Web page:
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Why Healthcare Professionals Need to Examine Their Own Biases

Physicians apparently underestimate black patients’ pain more than white patients’ pain. And black patients are more than three times as likely than white patients to have limbs amputated due to diabetes than white patients. These are just some examples of racial bias in the healthcare sector, according to study results in “Racial Bias in Perceptions of Others’ Pain,” published by PLOS One.

Bias can go beyond race. In the healthcare setting, it can include age, sex, religion, weight, income, culture, habits and more. So, as a healthcare administration student (and soon-to-be healthcare professional), how can you avoid perpetuating bias and educate others to do the same?

Bias: Explicit Versus Unconscious

There are two kinds of bias that you should be aware of: explicit bias and unconscious bias. Explicit bias is easier to identify and reject than unconscious bias, as it reflects what you’re thinking about and may verbalize. An example is when you label a person’s religious beliefs in a certain way because they don’t believe what you do.

Unconscious bias is an attitude you may not realize you have; you may even deny you feel that way if you are confronted with it. An example of this is questioning if an overweight woman should have tried harder to lose weight to avoid a diabetes diagnosis. According to Healthy Matters’ “Reflections on Bias in Health Care,” it’s likely a number of physicians hold these unconscious biases.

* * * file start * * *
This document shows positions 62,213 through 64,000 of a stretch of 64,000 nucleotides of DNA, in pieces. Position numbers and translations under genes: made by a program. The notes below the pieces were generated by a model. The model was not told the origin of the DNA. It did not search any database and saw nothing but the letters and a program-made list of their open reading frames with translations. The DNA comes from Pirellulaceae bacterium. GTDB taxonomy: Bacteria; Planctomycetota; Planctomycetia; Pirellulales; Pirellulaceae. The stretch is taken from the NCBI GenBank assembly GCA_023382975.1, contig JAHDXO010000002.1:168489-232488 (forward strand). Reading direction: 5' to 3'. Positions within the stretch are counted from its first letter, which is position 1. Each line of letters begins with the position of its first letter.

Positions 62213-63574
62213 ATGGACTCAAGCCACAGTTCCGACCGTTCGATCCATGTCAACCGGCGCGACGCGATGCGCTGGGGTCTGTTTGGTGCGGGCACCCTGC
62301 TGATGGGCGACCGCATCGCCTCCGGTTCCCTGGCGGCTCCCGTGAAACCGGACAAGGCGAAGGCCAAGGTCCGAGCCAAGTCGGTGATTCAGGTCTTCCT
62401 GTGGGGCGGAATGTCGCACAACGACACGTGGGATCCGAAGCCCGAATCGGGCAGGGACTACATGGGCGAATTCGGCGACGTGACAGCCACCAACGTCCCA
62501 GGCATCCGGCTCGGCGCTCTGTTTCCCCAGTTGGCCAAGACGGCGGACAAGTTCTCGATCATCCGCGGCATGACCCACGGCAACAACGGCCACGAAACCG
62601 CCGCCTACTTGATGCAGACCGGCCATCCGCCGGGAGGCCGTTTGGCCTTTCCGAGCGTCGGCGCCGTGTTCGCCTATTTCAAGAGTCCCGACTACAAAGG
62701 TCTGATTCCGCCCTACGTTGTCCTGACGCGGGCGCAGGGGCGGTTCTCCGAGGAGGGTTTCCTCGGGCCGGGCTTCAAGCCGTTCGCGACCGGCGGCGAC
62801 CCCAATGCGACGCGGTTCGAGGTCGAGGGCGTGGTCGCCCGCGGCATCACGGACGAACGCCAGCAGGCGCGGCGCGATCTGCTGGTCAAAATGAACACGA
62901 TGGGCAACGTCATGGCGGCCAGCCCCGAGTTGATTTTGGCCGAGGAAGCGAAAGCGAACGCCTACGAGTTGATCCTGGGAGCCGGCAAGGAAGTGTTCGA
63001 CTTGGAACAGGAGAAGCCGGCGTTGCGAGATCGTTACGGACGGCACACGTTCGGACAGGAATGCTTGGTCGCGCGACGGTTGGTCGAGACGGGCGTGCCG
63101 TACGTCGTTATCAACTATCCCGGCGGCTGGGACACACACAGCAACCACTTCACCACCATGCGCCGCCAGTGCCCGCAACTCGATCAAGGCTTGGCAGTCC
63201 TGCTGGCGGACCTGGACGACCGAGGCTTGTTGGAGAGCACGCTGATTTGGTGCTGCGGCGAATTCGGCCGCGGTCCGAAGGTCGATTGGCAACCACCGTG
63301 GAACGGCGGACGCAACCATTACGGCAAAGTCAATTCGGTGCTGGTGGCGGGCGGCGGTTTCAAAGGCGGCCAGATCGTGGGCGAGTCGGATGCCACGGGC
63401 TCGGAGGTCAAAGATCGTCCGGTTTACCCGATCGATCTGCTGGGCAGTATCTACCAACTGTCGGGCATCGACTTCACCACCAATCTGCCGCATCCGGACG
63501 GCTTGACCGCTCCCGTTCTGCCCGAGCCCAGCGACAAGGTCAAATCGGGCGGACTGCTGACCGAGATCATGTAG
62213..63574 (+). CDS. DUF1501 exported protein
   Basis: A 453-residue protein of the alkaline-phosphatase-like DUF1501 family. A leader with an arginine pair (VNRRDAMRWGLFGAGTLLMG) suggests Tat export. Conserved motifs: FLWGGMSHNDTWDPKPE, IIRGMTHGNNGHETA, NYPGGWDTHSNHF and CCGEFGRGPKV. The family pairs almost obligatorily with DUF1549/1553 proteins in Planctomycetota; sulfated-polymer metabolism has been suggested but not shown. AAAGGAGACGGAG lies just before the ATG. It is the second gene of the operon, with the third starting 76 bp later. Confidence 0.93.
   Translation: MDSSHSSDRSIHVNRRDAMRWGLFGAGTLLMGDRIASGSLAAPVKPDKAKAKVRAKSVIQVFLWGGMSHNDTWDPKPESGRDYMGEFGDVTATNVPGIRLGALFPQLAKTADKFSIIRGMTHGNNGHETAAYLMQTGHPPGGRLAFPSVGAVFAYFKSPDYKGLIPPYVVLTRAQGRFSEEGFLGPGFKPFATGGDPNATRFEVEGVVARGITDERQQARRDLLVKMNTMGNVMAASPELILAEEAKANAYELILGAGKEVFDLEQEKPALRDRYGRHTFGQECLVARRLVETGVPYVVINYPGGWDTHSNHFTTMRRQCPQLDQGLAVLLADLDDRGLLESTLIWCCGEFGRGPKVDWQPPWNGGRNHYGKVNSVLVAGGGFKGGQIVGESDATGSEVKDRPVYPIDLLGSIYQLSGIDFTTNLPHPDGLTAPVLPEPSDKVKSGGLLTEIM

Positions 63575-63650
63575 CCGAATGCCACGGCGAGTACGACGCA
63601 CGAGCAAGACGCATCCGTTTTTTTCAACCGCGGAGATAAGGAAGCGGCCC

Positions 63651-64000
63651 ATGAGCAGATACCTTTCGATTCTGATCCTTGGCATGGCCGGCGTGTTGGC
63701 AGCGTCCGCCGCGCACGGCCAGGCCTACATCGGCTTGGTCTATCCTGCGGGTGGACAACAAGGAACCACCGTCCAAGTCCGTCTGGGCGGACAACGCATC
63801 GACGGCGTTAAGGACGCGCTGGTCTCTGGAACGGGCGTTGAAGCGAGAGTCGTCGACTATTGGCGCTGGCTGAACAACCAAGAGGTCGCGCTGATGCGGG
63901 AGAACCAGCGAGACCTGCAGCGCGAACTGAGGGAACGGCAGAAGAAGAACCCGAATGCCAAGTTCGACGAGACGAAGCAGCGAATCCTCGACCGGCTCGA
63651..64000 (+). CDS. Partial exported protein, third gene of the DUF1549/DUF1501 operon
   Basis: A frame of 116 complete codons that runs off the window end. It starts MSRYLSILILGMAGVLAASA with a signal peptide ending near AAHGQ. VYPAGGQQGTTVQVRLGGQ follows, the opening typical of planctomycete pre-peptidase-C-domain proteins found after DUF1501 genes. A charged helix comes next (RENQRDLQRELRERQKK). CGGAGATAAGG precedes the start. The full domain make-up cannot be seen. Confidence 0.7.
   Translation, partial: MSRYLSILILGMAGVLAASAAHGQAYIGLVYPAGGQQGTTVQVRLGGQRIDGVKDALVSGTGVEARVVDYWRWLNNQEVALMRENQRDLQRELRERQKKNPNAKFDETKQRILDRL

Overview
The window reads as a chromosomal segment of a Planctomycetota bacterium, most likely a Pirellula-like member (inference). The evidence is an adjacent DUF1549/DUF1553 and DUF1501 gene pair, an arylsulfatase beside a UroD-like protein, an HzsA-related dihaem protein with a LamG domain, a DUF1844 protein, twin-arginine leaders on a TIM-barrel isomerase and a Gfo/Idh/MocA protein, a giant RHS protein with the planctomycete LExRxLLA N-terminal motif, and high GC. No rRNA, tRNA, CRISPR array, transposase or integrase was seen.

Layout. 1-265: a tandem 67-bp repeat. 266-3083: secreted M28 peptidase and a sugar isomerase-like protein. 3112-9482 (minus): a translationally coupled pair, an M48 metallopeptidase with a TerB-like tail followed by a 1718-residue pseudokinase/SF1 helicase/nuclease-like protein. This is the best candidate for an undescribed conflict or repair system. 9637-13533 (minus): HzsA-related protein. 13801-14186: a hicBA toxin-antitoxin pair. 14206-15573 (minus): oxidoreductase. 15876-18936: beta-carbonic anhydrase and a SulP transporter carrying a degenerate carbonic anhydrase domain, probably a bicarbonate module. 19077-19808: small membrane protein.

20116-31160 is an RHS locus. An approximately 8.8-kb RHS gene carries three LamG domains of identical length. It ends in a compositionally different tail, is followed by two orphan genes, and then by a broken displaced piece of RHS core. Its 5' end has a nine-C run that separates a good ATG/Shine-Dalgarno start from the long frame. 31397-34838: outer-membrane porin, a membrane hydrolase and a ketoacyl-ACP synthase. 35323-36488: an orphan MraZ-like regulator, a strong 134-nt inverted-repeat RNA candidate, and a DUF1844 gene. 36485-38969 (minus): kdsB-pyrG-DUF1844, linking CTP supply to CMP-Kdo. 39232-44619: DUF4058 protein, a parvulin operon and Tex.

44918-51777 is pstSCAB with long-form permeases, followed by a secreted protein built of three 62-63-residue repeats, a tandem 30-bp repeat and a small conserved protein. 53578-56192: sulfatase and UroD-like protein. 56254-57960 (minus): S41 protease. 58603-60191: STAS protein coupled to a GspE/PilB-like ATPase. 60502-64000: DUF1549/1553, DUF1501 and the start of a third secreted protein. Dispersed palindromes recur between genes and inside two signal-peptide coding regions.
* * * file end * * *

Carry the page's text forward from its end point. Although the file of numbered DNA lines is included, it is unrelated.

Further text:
Overcoming Bias

The first step to avoiding or overcoming bias is to understand what prompts it. Physicians’ own history and family may cause bias, according to “BIAS in Medicine,” an article in the Society of Hospital Medicine’s online magazine, The Hospitalist. The physician is often the variable, not the patient. If the physician has a sibling who’s a smoker or abuses substances, this may become a bias (along with preconceived notions) he or she brings into the exam room and projects onto patients.

Being mindful of your aversions and any biases you hold may help you provide acceptable (and unbiased) patient care. You should take time to reflect on what may affect your thoughts and feelings, and consciously discard them. While this may be a good idea to do before ever treating patients, pausing for 10 to 15 seconds prior to walking into a different hospital room will allow you to clear your head and start fresh with each patient.

According to CNN’s “Training Doctors to Spot Their Own Racial Biases,” first-year medical students at the University of California San Francisco (UCSF) are required to take a workshop that addresses healthcare bias. An implicit association test (IAT) is part of the coursework to help students identify their own biases. A variety of these are available for you to take for free from Project Implicit.

Simply understanding that bias is apparent in the healthcare profession and making it a priority to eradicate your own biases and educate others on their potential biases in the treatment of patients may make a difference in patient care.

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